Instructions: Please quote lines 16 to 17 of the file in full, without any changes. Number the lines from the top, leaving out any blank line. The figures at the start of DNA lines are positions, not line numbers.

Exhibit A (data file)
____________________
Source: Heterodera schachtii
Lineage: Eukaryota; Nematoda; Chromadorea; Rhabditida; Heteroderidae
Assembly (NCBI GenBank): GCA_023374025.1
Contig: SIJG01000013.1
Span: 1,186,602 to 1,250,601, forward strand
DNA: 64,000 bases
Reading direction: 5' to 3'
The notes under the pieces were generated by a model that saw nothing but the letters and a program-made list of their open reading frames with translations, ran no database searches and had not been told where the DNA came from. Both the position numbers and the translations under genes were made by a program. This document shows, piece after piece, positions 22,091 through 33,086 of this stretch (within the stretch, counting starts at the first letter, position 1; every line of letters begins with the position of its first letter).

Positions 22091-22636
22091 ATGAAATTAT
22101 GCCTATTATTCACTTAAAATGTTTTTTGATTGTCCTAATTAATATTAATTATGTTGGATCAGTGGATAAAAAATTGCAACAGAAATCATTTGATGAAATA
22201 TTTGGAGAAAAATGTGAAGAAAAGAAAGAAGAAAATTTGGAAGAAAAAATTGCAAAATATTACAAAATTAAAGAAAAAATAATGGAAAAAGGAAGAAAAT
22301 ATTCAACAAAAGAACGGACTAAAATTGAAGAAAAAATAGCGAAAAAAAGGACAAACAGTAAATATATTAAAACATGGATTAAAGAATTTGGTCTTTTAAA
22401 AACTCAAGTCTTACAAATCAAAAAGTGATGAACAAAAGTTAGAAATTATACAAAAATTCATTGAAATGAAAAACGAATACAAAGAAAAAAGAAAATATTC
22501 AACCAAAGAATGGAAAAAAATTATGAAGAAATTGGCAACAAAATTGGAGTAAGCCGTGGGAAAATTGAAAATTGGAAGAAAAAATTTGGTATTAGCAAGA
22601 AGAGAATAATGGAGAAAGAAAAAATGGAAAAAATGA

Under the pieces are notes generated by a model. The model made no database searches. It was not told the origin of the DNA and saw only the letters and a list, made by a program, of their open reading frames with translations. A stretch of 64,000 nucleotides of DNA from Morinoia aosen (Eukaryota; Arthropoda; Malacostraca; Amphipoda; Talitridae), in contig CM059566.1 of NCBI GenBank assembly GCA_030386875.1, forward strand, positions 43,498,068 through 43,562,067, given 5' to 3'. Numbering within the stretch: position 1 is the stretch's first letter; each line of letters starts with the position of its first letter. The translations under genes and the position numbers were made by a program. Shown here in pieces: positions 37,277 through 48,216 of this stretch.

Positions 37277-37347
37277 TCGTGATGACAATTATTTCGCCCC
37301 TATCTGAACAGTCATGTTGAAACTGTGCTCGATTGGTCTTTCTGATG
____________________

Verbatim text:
22601 AGAGAATAATGGAGAAAGAAAAAATGGAAAAAATGA

Under the pieces are notes generated by a model. The model made no database searches. It was not told the origin of the DNA and saw only the letters and a list, made by a program, of their open reading frames with translations. A stretch of 64,000 nucleotides of DNA from Morinoia aosen (Eukaryota; Arthropoda; Malacostraca; Amphipoda; Talitridae), in contig CM059566.1 of NCBI GenBank assembly GCA_030386875.1, forward strand, positions 43,498,068 through 43,562,067, given 5' to 3'. Numbering within the stretch: position 1 is the stretch's first letter; each line of letters starts with the position of its first letter. The translations under genes and the position numbers were made by a program. Shown here in pieces: positions 37,277 through 48,216 of this stretch.